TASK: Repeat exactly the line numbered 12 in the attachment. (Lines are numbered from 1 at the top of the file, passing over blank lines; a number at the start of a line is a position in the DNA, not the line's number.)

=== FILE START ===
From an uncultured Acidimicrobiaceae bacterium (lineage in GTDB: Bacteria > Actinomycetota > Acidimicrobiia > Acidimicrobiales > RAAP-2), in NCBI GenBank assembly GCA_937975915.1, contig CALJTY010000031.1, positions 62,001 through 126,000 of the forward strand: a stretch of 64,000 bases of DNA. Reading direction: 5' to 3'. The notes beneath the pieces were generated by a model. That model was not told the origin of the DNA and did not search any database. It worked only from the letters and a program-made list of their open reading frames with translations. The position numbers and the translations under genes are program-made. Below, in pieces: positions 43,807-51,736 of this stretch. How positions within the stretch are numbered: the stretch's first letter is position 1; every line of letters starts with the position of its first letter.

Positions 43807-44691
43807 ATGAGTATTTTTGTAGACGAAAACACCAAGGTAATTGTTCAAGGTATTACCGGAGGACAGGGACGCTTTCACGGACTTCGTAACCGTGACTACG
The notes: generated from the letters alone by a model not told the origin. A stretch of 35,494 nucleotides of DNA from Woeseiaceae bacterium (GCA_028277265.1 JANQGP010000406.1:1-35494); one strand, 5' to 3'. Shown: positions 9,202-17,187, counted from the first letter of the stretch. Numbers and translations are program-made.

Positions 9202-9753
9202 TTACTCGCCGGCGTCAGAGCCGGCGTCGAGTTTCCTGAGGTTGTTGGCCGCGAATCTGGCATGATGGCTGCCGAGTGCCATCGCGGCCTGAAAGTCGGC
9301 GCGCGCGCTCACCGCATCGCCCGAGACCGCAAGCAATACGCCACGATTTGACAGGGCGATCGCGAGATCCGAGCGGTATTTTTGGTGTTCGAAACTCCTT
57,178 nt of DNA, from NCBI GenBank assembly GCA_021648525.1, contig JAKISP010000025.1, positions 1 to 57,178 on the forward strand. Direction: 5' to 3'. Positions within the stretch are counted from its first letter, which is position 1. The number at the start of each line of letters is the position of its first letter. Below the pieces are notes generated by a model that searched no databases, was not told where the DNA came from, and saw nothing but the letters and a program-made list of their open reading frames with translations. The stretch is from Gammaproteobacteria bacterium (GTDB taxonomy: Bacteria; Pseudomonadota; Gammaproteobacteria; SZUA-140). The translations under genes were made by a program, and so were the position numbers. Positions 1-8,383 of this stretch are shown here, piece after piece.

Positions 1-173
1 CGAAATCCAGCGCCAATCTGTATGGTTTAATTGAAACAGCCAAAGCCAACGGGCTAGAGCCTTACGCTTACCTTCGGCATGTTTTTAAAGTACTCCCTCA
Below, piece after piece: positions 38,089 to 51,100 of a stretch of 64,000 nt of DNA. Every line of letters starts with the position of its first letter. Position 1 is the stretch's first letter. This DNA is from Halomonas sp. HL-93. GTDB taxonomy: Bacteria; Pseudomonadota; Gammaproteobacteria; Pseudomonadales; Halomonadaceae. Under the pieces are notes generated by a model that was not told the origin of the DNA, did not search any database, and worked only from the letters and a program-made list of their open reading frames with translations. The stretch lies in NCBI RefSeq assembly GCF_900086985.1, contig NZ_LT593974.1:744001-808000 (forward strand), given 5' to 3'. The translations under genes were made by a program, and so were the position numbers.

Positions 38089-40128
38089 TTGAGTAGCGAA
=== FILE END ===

Positions 38089-40128